SOPA, a law unto itself

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Stop Online Piracy Act or SOPA was introduced by the US House of representatives as a positive means of combating piracy but, noble as its intent may be, it could fundamentally change how we use the internet.

The new bill effectively hands over the user’s freedom of expression to the entertainment industry. If an IP address is seen as “engaging in, enabling or facilitating copyright infringement”, its domain is blocked.

The corporations who own media want to shut down sites where people download illegal content. Protect IP (what SOPA is referred to in the Senate) makes this possible in a number of ways.

Firstly, it can block access to infringing domain names. It can also sue to have these links removed. At present, these links can be hosted on any online medium. Blogs, forums, torrents, news servers and more would fall under its jurisdiction.

SOPA will also slash funds for “infringing” websites. It does this by cutting off its advertising sources (US-based ads only).

A failed plan
Let’s say that Memeburn hosts a YouTube video which is deemed illegal. Our domain would be blocked, but still accessible via the IP address.

“Illegal” files that are shared via social media or any standard form will therefore be blocked, but people will still be able to download them directly from the IP address. The site becomes liable for any content deemed illegal by SOPA.

Nothing would stop the hardcore downloaders then. A smaller site which has accidentally “infringed” SOPA’s rules, will shut be down, bankrupted and effectively ruined before it can get off the ground.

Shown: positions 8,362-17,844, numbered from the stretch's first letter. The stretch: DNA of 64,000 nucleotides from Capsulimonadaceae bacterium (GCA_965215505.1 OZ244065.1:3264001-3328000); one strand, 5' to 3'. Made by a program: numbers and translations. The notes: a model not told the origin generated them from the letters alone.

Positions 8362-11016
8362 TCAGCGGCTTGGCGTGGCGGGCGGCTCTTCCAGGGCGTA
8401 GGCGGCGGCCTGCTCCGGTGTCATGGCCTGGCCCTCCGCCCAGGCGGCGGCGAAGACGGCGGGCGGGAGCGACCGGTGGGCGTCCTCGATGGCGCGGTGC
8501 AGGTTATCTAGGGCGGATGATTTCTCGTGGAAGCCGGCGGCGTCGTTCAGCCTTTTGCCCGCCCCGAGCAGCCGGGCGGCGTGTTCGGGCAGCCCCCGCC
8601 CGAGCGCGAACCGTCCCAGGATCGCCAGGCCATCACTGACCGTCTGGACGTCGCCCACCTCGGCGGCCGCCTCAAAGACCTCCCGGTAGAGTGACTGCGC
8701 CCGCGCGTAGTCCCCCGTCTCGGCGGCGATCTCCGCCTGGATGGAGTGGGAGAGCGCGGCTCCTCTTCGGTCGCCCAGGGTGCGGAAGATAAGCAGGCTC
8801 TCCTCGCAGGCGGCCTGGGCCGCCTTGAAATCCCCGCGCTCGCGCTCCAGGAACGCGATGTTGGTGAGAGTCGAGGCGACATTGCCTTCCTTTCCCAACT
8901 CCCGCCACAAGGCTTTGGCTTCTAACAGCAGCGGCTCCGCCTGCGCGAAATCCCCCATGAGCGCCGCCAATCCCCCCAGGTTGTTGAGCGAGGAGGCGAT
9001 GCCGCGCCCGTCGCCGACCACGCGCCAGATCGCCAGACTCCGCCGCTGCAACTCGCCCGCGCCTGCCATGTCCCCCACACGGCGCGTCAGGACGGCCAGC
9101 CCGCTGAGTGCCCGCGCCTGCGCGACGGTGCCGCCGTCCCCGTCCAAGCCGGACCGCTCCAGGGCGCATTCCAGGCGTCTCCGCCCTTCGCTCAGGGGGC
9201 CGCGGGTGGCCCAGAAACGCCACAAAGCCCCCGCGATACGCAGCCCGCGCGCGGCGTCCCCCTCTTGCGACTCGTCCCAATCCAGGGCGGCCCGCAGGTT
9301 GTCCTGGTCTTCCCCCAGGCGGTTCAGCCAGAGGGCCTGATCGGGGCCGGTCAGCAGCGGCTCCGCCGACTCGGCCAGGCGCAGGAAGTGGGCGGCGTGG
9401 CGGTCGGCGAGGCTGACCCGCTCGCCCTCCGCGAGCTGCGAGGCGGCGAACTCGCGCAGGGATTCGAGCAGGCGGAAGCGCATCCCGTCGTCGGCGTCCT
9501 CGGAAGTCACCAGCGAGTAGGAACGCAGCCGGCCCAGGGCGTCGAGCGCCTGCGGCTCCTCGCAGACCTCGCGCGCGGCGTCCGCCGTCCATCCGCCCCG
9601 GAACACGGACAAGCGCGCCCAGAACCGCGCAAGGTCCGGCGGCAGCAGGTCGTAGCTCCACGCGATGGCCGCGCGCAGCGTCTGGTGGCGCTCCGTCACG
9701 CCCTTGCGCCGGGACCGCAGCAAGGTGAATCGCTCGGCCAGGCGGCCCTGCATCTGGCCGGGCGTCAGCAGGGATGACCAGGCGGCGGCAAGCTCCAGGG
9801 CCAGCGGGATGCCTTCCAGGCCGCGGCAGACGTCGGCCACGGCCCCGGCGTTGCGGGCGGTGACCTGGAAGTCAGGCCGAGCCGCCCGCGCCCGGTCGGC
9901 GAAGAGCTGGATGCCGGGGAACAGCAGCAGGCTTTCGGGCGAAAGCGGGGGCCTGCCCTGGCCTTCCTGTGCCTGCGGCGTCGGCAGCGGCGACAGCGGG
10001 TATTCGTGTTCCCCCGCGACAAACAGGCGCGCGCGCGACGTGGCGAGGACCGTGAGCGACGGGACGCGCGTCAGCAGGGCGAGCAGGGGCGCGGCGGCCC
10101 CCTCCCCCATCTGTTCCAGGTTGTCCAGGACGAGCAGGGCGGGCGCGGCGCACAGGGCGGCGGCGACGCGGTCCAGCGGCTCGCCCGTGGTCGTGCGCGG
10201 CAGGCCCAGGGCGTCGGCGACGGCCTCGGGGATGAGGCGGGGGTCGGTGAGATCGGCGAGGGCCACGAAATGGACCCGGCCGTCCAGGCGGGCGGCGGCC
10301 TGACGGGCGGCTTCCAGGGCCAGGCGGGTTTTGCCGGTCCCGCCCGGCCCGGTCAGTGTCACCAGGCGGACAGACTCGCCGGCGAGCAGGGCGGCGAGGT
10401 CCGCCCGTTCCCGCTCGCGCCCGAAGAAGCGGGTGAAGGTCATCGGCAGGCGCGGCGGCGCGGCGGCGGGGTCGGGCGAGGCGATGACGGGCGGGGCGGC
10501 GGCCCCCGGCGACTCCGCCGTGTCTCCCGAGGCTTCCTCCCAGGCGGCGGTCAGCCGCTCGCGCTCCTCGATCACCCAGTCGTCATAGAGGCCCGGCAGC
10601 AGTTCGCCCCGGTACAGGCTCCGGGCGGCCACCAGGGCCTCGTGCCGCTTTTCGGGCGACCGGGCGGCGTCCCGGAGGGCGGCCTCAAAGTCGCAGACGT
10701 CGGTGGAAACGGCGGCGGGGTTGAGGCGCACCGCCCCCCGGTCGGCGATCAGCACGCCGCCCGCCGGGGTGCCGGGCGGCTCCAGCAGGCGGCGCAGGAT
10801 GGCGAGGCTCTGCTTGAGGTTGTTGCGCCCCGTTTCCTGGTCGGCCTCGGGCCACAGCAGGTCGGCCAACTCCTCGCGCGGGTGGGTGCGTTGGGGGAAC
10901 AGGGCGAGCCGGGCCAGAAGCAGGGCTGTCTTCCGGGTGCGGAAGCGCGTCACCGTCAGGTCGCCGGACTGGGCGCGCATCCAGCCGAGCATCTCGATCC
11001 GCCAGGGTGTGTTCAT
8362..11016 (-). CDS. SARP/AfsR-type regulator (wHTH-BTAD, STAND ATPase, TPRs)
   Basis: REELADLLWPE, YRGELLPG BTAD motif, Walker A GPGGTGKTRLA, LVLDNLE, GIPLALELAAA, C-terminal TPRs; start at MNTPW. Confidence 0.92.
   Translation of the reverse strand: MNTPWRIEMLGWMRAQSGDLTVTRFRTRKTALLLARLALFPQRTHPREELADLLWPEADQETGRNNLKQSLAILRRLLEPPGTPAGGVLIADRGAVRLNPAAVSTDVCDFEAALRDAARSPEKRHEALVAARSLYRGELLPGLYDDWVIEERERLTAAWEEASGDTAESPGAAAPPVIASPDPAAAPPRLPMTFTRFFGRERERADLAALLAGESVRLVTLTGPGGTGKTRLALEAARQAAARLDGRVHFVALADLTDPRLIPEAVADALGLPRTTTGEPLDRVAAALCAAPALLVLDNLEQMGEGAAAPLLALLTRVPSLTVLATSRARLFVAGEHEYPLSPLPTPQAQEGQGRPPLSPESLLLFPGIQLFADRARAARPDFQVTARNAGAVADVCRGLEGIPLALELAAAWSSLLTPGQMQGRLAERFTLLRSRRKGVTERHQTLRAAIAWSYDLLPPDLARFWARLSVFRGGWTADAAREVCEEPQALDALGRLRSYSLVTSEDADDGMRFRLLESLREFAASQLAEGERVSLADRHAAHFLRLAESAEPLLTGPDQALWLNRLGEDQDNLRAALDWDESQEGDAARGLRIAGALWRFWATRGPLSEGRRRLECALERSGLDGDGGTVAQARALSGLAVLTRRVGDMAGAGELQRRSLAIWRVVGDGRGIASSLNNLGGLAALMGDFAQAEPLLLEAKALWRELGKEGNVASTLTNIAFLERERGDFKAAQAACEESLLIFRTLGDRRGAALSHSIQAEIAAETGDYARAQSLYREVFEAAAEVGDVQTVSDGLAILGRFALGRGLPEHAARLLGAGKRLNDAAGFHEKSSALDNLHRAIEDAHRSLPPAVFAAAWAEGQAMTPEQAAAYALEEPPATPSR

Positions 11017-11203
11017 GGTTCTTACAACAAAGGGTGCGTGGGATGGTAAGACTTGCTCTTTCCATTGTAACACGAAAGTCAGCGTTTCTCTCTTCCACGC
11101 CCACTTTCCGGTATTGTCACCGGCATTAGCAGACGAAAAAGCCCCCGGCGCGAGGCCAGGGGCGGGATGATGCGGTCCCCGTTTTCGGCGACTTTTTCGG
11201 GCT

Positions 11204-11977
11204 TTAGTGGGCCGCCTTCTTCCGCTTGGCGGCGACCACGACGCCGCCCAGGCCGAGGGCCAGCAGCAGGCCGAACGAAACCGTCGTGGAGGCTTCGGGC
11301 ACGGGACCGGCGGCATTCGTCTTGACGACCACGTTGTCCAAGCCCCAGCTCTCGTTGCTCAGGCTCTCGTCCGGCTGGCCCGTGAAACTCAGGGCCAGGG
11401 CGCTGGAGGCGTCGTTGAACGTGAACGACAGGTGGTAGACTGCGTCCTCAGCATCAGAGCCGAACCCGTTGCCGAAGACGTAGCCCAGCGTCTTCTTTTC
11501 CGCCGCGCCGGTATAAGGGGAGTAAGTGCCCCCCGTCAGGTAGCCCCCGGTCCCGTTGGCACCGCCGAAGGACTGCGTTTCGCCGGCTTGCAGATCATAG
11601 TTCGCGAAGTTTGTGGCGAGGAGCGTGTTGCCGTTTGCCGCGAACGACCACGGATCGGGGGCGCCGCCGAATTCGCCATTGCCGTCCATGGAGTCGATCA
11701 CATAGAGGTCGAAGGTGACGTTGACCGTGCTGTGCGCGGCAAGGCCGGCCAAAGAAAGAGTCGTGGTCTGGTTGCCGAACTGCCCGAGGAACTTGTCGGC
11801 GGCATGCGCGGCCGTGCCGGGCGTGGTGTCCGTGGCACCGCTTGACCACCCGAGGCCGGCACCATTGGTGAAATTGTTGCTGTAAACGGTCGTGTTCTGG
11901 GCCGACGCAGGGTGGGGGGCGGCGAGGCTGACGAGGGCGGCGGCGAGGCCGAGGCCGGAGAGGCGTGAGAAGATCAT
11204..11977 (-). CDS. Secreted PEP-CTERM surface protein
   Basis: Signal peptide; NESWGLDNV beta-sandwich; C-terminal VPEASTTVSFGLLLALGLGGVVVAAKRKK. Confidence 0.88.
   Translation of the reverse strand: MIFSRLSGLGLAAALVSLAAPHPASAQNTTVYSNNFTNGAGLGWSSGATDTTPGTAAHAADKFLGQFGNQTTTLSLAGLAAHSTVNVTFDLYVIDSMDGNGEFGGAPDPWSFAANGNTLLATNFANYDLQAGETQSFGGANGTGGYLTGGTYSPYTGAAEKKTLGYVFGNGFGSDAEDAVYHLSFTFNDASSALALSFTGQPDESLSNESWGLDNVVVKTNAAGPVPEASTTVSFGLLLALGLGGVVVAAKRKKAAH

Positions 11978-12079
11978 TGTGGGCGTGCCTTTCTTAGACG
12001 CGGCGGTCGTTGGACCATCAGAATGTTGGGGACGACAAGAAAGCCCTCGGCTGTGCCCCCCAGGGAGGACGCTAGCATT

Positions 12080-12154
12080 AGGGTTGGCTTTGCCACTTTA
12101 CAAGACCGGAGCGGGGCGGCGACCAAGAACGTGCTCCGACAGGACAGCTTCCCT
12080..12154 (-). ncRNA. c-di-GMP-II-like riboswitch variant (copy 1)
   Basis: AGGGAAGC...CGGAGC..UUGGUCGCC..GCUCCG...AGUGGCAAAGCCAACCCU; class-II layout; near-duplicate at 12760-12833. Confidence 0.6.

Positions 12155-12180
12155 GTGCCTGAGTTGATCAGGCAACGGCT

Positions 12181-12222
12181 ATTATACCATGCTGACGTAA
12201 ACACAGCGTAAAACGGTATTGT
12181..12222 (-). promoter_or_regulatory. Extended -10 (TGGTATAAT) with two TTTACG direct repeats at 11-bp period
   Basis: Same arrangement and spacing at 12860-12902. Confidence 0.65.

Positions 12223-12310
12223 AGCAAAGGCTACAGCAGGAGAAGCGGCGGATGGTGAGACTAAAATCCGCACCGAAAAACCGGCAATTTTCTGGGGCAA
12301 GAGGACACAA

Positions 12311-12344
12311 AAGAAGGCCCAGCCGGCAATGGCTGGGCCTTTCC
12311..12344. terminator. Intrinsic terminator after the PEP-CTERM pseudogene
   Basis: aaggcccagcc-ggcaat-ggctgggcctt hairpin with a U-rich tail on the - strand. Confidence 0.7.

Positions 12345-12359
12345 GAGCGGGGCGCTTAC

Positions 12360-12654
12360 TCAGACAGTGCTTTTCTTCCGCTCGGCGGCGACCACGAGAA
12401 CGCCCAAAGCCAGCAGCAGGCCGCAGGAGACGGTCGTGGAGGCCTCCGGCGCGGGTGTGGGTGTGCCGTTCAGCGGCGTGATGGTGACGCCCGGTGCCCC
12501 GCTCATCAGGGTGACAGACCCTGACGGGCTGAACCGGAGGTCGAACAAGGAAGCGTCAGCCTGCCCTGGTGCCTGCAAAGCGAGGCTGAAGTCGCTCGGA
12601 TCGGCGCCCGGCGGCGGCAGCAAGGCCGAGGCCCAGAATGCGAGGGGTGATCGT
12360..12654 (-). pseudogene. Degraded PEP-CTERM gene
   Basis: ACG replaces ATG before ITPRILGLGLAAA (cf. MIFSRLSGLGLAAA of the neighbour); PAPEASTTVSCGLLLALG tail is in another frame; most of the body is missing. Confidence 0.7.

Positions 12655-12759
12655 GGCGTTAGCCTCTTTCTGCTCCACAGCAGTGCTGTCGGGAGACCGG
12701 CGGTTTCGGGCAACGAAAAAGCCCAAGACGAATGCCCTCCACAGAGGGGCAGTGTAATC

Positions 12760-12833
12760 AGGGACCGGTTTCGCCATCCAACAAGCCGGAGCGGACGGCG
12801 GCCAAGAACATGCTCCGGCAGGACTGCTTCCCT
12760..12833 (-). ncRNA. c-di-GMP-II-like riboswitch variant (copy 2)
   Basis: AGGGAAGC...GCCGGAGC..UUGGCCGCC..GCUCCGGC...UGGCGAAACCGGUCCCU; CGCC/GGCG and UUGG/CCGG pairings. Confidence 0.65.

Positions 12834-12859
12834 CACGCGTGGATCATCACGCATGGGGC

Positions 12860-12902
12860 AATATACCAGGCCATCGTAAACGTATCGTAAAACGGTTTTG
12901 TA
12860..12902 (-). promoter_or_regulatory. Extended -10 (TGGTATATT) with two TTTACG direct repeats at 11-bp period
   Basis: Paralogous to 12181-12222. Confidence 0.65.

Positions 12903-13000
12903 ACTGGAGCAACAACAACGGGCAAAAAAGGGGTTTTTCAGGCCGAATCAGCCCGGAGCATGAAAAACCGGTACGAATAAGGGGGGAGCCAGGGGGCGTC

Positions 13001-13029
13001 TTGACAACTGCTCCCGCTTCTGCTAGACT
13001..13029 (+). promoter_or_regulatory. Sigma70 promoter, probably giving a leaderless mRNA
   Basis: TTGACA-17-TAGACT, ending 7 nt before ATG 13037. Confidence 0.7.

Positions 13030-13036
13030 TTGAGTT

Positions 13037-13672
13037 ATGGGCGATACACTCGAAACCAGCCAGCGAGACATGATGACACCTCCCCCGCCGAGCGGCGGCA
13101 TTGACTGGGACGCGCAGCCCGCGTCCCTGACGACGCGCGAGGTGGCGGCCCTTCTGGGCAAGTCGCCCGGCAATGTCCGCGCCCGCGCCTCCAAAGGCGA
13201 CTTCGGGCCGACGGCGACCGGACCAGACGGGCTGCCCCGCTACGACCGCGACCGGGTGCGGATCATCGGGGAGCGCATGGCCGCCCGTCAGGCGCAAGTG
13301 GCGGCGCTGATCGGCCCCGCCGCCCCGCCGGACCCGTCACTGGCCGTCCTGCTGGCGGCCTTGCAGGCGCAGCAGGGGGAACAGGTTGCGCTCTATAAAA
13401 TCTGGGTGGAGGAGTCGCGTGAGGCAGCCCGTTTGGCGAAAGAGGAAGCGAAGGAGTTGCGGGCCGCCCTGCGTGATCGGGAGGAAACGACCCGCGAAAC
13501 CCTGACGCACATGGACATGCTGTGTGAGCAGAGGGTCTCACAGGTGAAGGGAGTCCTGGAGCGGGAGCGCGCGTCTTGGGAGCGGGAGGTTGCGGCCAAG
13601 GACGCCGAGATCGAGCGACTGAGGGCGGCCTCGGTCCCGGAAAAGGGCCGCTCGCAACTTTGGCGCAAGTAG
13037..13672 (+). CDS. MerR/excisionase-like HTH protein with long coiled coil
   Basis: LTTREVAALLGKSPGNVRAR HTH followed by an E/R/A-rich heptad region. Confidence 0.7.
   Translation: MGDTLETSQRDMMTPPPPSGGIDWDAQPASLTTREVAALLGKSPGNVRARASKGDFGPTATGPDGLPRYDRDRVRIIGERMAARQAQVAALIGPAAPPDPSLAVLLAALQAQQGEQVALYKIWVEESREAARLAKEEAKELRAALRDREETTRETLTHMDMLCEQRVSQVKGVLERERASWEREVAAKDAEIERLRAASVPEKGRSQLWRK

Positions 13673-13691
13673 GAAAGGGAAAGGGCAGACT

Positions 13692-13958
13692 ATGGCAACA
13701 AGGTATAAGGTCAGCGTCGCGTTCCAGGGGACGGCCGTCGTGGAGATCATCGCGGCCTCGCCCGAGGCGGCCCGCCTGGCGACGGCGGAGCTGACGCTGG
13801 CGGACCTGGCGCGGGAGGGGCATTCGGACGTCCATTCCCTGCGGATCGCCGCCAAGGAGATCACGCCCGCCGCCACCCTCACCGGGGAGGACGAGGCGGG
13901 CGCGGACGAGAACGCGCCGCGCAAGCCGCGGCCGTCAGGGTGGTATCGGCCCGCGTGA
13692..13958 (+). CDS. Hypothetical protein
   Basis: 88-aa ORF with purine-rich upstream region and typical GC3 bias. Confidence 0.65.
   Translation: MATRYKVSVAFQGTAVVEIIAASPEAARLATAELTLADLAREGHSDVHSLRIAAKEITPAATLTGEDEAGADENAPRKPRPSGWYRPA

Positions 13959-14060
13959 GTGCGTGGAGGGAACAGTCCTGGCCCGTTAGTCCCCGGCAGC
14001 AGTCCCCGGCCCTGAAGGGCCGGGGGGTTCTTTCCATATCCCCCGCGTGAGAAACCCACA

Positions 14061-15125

A knockdown effect
Tumblr, SoundCloud, YouTube, Facebook, Twitter and many other platforms which promote freedom of expression are now potential targets. Users who mix in copyrighted content with a YouTube video could also see their profile blocked, and the site itself could face a SOPA ban.

If the bill is passed, countries across the world could create laws of their own and block websites based personal agendas.

A US-based user could face up to five years in jail for uploading any copyright protected work.

Most importantly, according to experts such as Paul Vixie and Dan Kaminsky, there would be less security and less stability due to the “corruption of domain names”.

Money for nothing
The US government’s aim is to ensure that legal content is purchased, but by introducing this law, it threatens to create an unstable web. There are already countless methods used by corporations to take down copyrighted content, so why introduce SOPA? What are the limits the US government can push the protection act to? It depends on how users react to the bill and keeping the internet unregulated means writing to a member of the US Congress. There also a number of online petitions attempting to stop the act, such as this one by protest group Avaaz.

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